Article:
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Kettle & Stony Point First Nation History Culture Stories

Elder Story
by Shelly Bressette

“We did a lot of research, me and a young woman by the name of Marian Vandenboerman.  So I don’t know if she’s still around this area, but she was one of the students that I worked with.  And again, we came back to the Elders, and at that point we were asking them, ‘Can we take your photos?’

And we had Alf Rider from the beach area take photographs of all the Elders.  And I remember he went to take Lottie’s picture and I think she was up on the roof, fixing her roof, she was in her eighties then.  And you know, she’d get her hair, and straighten her hair out, and really pose.  But we never got a picture of her, for some reason they never turned out.  But at that time she was painting pictures of the ones you see of Oshawnoo and I think she did one of Cornellius Shawnoo from her memory ‘cause her vision wasn’t that good.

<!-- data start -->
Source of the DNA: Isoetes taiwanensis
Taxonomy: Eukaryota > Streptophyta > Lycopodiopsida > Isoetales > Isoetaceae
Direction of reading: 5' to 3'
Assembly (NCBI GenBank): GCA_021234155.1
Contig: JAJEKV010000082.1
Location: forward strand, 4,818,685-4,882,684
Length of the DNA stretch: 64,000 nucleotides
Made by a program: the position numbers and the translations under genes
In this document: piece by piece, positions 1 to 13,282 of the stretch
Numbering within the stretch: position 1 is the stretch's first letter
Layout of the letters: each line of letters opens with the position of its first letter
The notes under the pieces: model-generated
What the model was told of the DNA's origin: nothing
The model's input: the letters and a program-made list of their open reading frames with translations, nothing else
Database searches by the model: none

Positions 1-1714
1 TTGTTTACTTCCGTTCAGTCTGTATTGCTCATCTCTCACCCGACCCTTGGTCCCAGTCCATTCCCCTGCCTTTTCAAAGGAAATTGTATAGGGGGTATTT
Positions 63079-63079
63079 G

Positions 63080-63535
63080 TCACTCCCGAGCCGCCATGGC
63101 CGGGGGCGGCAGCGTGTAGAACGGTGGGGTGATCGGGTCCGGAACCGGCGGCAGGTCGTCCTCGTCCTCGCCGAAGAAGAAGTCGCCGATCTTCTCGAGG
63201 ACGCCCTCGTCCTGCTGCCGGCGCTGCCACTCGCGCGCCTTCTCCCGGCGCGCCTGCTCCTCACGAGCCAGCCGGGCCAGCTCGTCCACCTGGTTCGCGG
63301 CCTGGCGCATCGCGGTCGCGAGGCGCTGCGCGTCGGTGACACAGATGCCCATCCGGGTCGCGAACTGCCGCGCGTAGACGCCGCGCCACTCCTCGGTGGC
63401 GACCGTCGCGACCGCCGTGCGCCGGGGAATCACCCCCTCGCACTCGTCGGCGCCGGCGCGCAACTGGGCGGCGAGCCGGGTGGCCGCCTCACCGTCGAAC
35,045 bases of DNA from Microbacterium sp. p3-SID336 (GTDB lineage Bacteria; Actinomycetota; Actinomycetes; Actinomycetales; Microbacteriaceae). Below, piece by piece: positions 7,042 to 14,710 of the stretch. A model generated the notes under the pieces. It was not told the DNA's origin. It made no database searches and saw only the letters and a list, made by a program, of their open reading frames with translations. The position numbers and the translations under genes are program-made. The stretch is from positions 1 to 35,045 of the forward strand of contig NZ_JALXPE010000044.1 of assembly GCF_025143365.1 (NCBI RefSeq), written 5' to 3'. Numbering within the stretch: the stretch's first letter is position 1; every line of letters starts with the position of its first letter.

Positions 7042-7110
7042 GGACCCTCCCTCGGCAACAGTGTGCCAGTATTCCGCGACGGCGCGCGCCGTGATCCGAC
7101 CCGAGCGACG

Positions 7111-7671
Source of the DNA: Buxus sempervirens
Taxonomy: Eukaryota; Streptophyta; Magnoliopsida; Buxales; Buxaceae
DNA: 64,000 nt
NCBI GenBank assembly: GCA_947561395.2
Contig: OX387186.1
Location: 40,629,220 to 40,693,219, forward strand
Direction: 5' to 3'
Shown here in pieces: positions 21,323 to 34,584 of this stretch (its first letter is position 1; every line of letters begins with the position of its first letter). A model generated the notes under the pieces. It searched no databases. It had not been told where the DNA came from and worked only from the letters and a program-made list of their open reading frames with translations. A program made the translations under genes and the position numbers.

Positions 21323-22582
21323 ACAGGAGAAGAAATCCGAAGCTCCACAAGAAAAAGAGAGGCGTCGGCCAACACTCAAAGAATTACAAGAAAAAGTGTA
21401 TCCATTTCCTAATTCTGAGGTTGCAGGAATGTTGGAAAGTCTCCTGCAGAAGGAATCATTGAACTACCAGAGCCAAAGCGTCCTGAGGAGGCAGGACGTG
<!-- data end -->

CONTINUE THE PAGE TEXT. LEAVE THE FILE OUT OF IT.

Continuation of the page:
She used a magnifying glass and a paint brush.  That’s how she painted those pictures, and they were up on the walls in her little living room.  So that’s what she did, basically she was a little sufficient woman. Like, she took care of herself, and people would show up at her door step and she’d feed ‘em.

I remember Emery was just a little boy and he was always over there visiting her.  So she said, ‘This is my company.’  And it would be Emery sitting there.   I mean, basically all we did was document whatever was told to us, and in some cases, say with Lottie, we’d go there.  And she’d say, ‘Okay, you can’t write any of this down, you have to remember this.’

And, well, she kinda had a problem with my coworker too ‘cause she didn’t trust her.  So I’d go back and visit her, and she’d say (you know it was like a quiz), ‘Well how many sons did Oshawnoo have?’  That’s what she’d say.  Then you’d have to name their names, what was this, you know, what was the significance of this date.’

She could describe how Tecumseh looked just through her memories and her story telling from the stories she heard.  Like, say her grandfather, and she described him and she said, ‘If you ever see a photograph of him with the medallion showing,’ (or, not a photograph, but a painting of the medallion showing), ‘You know it’s a fake because he would never show the face of that medallion.  He always tucked it into his clothing.”

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This project was made possible with the support of the Department of Canadian Heritage through Canadian Culture Online.
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